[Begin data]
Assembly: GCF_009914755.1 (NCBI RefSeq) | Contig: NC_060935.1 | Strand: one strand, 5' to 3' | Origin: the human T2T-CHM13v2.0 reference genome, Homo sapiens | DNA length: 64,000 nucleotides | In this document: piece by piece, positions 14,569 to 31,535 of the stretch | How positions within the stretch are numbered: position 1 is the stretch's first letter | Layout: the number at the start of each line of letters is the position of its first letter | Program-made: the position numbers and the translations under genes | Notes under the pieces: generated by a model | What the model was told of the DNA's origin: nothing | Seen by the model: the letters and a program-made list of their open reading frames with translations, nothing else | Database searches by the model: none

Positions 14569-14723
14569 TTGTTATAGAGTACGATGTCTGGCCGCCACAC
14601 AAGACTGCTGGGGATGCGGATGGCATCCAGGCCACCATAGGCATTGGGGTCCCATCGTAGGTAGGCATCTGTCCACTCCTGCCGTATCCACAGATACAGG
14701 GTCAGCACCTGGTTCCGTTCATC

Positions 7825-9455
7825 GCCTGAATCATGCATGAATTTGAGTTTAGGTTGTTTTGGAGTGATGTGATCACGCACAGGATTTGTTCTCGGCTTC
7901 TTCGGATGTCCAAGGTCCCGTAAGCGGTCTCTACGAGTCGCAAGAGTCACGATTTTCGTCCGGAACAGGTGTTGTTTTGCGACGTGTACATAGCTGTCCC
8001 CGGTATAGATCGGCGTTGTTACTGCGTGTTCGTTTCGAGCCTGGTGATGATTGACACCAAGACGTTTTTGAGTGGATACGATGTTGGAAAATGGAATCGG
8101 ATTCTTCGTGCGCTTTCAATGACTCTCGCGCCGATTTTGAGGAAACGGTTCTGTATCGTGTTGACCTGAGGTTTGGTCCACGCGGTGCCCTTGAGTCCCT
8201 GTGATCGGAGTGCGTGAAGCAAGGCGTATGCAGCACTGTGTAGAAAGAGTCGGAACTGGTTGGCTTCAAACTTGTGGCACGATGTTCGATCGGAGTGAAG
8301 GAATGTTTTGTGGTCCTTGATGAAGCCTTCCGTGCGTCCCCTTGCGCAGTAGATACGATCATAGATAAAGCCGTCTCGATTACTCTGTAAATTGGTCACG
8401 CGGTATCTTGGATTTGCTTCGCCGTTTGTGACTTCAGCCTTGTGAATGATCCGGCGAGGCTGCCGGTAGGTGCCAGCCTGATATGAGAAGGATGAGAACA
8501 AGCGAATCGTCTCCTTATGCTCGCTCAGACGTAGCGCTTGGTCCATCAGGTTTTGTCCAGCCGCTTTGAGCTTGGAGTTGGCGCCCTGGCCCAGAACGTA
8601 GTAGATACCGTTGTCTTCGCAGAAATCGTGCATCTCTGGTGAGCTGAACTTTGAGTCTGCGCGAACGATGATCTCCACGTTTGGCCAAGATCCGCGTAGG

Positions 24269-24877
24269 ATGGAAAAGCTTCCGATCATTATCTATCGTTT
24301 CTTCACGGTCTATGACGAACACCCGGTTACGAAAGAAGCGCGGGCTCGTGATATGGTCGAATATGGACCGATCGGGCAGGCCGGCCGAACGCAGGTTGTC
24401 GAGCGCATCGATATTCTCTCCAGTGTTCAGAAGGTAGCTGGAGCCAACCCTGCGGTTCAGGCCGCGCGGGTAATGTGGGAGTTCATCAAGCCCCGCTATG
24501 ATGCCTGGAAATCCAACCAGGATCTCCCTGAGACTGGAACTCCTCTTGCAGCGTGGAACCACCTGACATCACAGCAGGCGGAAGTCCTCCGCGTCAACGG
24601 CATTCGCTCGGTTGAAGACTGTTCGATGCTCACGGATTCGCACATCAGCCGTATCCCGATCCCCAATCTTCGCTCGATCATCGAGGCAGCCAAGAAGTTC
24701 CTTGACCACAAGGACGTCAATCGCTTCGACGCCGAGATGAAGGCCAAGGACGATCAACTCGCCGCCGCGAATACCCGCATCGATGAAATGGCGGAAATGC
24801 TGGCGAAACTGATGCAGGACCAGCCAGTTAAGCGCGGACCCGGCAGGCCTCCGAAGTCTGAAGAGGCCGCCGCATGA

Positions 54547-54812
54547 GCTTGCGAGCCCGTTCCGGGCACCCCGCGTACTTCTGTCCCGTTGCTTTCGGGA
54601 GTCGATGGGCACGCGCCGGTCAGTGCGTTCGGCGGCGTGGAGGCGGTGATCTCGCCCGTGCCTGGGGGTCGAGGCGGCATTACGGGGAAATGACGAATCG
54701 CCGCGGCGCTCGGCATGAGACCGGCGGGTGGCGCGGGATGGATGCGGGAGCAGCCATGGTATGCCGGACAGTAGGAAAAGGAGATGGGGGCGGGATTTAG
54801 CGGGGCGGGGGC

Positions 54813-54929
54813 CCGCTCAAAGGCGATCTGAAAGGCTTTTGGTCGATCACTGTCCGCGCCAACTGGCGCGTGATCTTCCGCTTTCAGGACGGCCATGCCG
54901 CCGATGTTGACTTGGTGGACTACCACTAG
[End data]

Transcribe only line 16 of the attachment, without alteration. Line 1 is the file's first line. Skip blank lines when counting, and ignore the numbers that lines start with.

Positions 24269-24877